AnthropoTrumpism: Trump and the politics of environmental disruption

Article
  • 60 Downloads

Abstract

The initial year of the Trump presidency has produced wrenching disruption in federal environmental policy, practice, and management. This is largely a result of a culture war that has been raging in much of the USA for several decades. Although Trump’s election was not a referendum on environmental protection, it did reflect deep divisions in public attitudes toward federal regulation and elite, science-driven models of policy making. Trump’s reliance on strategic distraction, normalization of bad behavior, and “alternative facts” has kept his base energized, but it has also produced a growing crisis of legitimacy that calls into question the future of both democracy and sustainability.

Keywords

Environmental policy President Donald Trump Agenda setting Anti-regulatory strategy Culture war Legitimation crisis EPA Paris Climate Agreement Pebble Mine Reagan legacy Deliberative democracy Alternative facts 

References

  1. Cannon JZ (2015) Environment in the balance: the green movement and the supreme court. Harvard University Press, CambridgeCrossRefGoogle Scholar
  2. Cox D, Lienesch R, Jones RP (2017) Beyond economics: fears of cultural displacement pushed the white working class to trump. PRRI/The Atlantic ReportGoogle Scholar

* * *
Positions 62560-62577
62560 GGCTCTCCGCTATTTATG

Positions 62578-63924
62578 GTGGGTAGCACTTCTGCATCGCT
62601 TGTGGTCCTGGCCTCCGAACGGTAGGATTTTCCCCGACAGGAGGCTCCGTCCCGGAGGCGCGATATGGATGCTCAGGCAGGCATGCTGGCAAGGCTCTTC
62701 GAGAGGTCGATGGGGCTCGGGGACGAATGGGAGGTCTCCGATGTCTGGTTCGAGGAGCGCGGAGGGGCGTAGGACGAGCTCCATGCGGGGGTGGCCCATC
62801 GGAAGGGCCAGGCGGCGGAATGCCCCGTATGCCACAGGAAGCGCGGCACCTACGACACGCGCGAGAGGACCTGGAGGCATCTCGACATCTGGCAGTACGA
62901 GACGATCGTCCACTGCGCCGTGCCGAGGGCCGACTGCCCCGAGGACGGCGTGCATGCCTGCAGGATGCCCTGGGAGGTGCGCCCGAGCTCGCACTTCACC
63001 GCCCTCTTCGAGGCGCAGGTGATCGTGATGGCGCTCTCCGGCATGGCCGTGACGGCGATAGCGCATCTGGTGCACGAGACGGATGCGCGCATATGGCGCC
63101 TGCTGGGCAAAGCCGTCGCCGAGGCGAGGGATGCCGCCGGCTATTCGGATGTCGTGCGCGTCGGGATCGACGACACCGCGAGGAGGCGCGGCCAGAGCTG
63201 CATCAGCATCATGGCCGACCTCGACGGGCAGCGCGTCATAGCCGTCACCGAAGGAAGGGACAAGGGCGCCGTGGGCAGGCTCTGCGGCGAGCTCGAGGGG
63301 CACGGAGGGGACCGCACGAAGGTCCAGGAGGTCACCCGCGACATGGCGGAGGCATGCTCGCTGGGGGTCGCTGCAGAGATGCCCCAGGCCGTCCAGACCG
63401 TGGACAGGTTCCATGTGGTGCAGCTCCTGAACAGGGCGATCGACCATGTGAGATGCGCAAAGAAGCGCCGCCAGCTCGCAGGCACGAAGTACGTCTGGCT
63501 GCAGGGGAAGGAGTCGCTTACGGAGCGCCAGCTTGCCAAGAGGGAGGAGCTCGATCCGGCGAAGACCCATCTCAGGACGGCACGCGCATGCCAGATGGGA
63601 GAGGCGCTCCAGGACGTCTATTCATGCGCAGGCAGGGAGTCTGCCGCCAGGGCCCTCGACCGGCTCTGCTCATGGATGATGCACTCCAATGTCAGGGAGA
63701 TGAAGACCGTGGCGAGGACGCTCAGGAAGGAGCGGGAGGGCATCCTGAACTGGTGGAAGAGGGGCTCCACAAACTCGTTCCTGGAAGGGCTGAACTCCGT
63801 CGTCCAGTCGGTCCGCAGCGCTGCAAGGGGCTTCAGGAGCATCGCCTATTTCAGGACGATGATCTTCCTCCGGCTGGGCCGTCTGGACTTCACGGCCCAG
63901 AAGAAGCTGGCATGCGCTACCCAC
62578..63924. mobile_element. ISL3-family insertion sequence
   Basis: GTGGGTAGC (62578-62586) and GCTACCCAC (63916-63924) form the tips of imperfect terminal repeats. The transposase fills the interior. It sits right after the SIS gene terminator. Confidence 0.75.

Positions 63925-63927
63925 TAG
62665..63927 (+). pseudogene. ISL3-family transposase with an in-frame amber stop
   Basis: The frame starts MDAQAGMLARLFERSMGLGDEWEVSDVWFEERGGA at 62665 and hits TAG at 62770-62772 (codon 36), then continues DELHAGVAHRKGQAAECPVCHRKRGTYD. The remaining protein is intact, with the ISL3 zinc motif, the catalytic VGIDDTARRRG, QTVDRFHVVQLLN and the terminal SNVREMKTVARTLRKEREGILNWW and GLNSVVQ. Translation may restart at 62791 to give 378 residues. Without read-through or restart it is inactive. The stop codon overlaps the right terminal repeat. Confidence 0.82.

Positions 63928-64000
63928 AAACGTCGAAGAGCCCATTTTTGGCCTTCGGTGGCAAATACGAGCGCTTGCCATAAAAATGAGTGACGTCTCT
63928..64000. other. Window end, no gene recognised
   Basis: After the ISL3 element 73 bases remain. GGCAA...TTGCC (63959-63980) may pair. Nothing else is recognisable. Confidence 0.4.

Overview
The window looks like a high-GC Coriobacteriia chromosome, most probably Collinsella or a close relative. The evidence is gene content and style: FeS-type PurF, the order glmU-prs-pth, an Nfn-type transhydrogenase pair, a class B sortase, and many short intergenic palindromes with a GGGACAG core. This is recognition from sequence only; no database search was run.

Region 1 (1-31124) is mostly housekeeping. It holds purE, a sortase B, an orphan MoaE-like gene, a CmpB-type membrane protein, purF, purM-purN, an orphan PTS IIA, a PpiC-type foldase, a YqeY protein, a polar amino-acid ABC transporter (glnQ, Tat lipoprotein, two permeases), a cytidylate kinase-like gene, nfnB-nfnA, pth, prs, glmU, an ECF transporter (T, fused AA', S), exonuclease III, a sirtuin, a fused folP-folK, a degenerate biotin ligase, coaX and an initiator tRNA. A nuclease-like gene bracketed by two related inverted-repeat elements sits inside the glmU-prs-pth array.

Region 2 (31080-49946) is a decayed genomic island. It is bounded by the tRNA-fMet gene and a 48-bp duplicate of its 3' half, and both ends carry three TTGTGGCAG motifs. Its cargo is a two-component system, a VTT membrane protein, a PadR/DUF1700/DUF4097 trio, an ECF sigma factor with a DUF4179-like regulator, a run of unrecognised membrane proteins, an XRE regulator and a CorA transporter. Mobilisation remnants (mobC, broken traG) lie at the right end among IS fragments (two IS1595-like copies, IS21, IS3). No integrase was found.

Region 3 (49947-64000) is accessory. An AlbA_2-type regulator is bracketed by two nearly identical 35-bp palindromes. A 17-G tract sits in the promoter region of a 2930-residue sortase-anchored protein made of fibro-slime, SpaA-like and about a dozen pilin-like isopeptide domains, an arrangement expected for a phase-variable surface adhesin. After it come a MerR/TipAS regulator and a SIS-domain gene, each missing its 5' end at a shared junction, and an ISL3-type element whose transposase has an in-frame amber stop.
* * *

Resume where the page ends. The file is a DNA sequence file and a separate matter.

3. Dennis B (2017) Controversial Alaskan gold mine could be revived under Trump’s EPA. Washington Post (July 11)Google Scholar
  4. Downs A (1972) Up and down with ecology—the issue-attention cycle. Public Interest 28(Summer)Google Scholar
  5. Featherstone M (2007) Consumer culture and postmodernism, 2nd edn. SageGoogle Scholar
  6. Goldman S (1989) Reagan's judicial legacy: completing the puzzle and summing up. 72. Judicature 318:318–319Google Scholar
  7. Habermas J (1975) Legitimation crisis. Beacon Press, BostonGoogle Scholar
  8. Henderson H (1982) Thinking globally, acting locally (Albright Lecture) University of California, Berkeley (March 3) https://nature.berkeley.edu/albright/1982. Accessed 27 Sep 2017
  9. Hetherington MJ (2005) Why trust matters: declining political trust and the demise of american liberalism. Princeton University PressGoogle Scholar
  10. Hoffman A (2015) How culture shapes the climate debate. Stanford University PressGoogle Scholar
  11. Kovacic WE (1991) The Reagan judiciary and environmental policy: the impact of appointments to the federal courts of appeals. Boston College Environmental Affairs Law Review, Vol. 18, 4, Article 4Google Scholar
  12. Martinson E (2017) Reversing Obama, Trump era reaches deal with pebble mine developer. Alaska Dispatch (May 12) https://www.adn.com/politics/2017/05/12/pebble-is-on-epa-reaches-deal-with-bristol-bay-gold-mine-company/. Accessed on line 23 Sep 2017
  13. Maslow AH (1943) A theory of human motivation. Psychol Rev 50(4):370–396CrossRefGoogle Scholar
  14. Maslow AH (1954) Motivation and personality. Harper and Row, New YorkGoogle Scholar
  15. Orr D (2017) E-mail communication to hempel@redlands.edu. Accessed Aug 2017Google Scholar
  16. Rhea S (2017) President Trump is reviving the disastrous pebble mine. Letter to NRDC Members (September)Google Scholar
  17. Rozzi R, Pickett STA, Palmer C, Armesto JJ, Callicott JB (2013) Linking ecology and ethics for a changing world. Springer, New YorkCrossRefGoogle Scholar

Copyright information

© AESS 2018

Authors and Affiliations

  1. 1.Environmental StudiesUniversity of RedlandsRedlandsUSA

Personalised recommendations